Paul Mooney writes about government crackdown of Chinese dissidents today:
“Well, and what was so remarkable about Qin Shihuangdi?” Mao is said to have asked a Communist Party gathering. “He executed 460 scholars. We executed 46,000 of them.” The remarks were reportedly greeted with laughter.
Found from the always excellent China Digital Times
See also Tim Wu’s article on Chinese censorship:
Another Chinese attempt at control involves the Internet’s physical infrastructure. Within China, the Web looks more and more like a giant office network every day, centralized by design. Last month, China announced its latest build-out—the “Next Carrying Network,” or CN2. This massive internal network will be fast, but it will also be built by a single, state-owned company and easy to filter at every step. Its addressing system (known as IPv6) is scarcely used in the United States and may make parts of the Chinese Internet and the rest of the world mutually unreachable. While such things are hard to measure, Internet maps suggest that, powered by projects like CN2, growth in China’s domestic bandwidth is rapidly outpacing the speed of its international connections. Networkwise, China will soon be like a country with a great internal transport system but few roads leading in or out. The goal is an inward-looking network that is physically disconnected from the rest of the world.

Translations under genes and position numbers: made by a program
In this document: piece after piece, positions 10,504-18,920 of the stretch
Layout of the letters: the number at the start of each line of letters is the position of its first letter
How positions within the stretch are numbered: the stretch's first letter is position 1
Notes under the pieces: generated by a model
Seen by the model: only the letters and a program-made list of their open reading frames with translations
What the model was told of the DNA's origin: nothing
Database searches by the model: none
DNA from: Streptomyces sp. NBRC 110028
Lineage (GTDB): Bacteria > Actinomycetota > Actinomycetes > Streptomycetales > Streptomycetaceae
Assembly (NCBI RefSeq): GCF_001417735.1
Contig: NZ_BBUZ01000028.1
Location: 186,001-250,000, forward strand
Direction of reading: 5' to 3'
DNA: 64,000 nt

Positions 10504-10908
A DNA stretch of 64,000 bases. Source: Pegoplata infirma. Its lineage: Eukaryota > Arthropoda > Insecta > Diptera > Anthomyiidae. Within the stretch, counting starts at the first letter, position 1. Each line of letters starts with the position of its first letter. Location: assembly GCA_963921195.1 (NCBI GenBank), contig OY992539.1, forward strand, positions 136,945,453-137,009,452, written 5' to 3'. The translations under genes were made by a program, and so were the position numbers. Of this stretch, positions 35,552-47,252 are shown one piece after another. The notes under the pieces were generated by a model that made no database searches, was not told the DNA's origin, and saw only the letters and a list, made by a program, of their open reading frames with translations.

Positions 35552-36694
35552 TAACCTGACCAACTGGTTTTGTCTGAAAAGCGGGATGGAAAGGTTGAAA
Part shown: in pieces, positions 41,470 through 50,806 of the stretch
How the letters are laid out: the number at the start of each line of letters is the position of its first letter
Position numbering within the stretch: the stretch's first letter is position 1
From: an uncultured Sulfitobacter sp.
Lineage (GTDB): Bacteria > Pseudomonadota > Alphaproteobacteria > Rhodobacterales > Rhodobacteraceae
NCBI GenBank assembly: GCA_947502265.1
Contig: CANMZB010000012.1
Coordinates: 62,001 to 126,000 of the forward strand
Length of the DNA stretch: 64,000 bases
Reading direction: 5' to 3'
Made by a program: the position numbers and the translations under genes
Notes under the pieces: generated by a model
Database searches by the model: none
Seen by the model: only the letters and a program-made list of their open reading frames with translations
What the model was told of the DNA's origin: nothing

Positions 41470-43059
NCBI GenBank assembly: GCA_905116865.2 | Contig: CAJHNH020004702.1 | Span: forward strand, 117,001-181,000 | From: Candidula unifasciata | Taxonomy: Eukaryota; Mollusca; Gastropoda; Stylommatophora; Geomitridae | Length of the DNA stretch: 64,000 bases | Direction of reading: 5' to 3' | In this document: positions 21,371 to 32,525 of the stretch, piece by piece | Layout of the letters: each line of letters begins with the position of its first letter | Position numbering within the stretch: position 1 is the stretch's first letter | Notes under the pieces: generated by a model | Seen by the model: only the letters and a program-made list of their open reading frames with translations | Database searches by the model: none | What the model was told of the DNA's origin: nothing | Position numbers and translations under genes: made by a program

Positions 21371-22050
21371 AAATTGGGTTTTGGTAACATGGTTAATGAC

(Also, a slashdot discussion of Wu’s article).
“Censorship reflects society’s lack of confidence in itself. It is a hallmark of an authoritarian regime.” – Justice Potter Stewart, US Supreme Court.